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A couple of brutal and mysterious murders point to Uppsala University. Johan, a last year student at the police academy, gets involved in the investigation. He enrolls a course at the University in order to, under cover, track down the killer.
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This is a movie set during WWII and involves Captain Stone and a platoon of American and Finnish soldiers on a mission to find a bunker held by the Germans. On the way there they come under fire and at the same time run in to some German soldiers that seem to be "undead". How is this possible? Their platoon is almost completely killed off apart from a few of them, including Capt. Stone. They move on and run in to another survivor, a Russian soldier. They all try to survive and end up at the bunker they were meant to take out. But once inside they find out just how the German soldiers became the "undead". Written by
Michael Hallows Eve
I found "War of the Dead" by sheer coincidence. I had never heard about it prior to accidentally stumbling on it. And the cover of the DVD made me pick it up and give it a go, as I do enjoy zombie movies. And zombie Nazis, well it just doesn't get any better!
Now, I will say that "War of the Dead" is unlike most other zombie movies that I have seen in my life. It has that whole "Band of Brother" / "Saving Private Ryan" feel to it, with the impressions that you are right there in the action with the soldiers. I liked that about the movie, because it is a cool thing. And taking place during World War II, but with zombies running around, well that is just an interesting concept. Sure it is used in other movies, such as "Outpost" and "Død Snø" ("Dead Snow") for example, but still it worked out quite well in "War of the Dead".
One thing did puzzle me, and that was why Americans were there helping out the Finnish soldiers. That just didn't strike me as very plausible. But hey, it is just a fictional movie. Moving on, some of the accents throughout the movie were also a bit on the less impressive side.
Effect-wise, then I found "War of the Dead" to be quite good. The movie had a heap of action with guns and explosions. But for a zombie movie, then the gore and actual mayhem caused by the zombies was a bit tame. Especially because the zombies were agile and running around, a feature in zombie movies that I am not a fan of. (Yeah, I am a Romero-zombie fan to the very core!) And also the zombies seemed to be capable of some brain activity, as they were able to do intricate fighting and blocking in brawling. And when the zombies jumped down from those tall trees, then I was ready to find something else to watch (but I didn't, I gave "War of the Dead" a fair chance). What was that all about? So now zombies climb 10-15 meters up into trees to hide and ambush those coming past? That was just too ridiculous.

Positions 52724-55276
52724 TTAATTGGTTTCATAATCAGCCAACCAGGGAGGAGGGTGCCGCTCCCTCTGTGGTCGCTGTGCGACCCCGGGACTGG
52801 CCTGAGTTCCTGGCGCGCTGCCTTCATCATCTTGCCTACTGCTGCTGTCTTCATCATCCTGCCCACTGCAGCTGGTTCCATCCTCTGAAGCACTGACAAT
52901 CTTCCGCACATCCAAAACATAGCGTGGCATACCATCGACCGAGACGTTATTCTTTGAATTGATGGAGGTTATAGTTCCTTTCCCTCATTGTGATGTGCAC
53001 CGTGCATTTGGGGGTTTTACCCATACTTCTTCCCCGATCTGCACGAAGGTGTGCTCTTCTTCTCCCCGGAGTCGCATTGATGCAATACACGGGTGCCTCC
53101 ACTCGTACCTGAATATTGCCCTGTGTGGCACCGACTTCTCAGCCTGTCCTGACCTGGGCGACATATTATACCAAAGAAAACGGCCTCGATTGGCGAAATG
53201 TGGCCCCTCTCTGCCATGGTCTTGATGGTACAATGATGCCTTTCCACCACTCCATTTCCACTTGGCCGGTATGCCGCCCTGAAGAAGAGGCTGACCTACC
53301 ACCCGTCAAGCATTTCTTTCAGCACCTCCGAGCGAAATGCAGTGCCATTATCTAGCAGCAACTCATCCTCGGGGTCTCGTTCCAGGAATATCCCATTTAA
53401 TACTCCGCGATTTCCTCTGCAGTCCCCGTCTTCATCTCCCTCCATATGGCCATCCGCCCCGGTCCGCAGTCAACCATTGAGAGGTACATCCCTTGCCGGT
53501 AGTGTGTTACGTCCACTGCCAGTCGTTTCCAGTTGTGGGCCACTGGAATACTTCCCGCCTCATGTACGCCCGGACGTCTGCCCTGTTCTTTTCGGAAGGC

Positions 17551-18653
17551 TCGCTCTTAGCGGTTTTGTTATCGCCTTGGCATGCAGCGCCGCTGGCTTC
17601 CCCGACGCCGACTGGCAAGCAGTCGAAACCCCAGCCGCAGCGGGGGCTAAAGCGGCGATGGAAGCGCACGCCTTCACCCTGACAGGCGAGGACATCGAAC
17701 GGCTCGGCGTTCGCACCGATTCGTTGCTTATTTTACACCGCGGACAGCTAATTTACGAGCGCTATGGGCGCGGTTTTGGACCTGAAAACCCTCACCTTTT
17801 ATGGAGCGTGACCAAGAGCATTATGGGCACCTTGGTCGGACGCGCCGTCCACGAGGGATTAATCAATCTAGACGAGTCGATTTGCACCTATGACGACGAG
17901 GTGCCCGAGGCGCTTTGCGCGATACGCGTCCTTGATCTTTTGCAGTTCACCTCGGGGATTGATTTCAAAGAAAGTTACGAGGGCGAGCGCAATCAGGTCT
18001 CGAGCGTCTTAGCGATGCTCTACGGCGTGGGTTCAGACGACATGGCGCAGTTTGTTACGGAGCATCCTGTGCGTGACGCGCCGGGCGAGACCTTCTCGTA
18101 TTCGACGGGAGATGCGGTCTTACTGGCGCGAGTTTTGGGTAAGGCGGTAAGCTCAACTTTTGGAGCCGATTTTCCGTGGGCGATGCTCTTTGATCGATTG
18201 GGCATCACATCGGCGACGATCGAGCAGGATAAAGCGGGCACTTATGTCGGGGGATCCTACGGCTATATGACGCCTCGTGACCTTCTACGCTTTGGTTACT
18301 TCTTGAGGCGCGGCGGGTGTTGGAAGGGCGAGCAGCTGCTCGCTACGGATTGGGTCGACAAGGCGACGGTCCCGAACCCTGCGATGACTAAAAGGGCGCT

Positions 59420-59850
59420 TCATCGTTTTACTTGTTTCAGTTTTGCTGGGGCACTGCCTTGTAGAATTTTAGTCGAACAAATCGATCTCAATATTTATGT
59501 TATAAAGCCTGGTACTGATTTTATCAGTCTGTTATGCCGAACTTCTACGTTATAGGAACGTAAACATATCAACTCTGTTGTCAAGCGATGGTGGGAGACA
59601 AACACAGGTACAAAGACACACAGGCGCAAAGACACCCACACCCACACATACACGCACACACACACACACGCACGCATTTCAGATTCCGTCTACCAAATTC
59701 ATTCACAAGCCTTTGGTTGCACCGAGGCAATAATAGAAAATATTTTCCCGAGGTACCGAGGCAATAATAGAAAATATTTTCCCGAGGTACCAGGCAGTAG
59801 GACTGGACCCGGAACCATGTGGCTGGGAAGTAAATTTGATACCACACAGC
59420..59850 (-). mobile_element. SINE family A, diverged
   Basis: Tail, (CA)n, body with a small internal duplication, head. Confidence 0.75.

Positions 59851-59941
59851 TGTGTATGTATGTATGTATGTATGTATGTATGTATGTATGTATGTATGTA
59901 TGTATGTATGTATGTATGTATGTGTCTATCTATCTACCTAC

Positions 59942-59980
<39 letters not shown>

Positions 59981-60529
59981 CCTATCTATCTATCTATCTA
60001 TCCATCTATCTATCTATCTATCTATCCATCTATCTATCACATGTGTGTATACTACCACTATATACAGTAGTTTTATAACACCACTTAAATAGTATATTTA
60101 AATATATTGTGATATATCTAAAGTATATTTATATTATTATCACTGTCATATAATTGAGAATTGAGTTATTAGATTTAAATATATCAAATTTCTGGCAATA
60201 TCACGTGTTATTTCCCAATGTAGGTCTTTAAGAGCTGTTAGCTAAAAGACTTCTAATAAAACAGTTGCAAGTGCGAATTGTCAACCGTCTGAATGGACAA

The feeling of the atmosphere in the movie was really one of the better things that was working to pull the movie up. Because it was a great mixture of "Band of Brothers" but mixed with the gritty places and narrow corridors that you had in the first two original "Resident Evil" games. And that worked out so well, because it really put on a brooding sense of being in the wrong place at the wrong time.
I think that the people they had put in the movie in the various roles were actually doing good jobs with their roles. And it was refreshing to see a movie with no familiar faces popping up. The one who put on the most impressive and memorable performance in the movie was Samuel Vauramo (playing Kolya).
As for a zombie movie, then don't expect the classical Romero type zombies in the movie, and don't except to see a lot of gore and mayhem, and don't expect to see any real decomposition in the animated corpses either. So if you put these expectations aside, then "War of the Dead" is actually a good, wholesome entertaining movie from Finnish director Marko Mäkilaakso.
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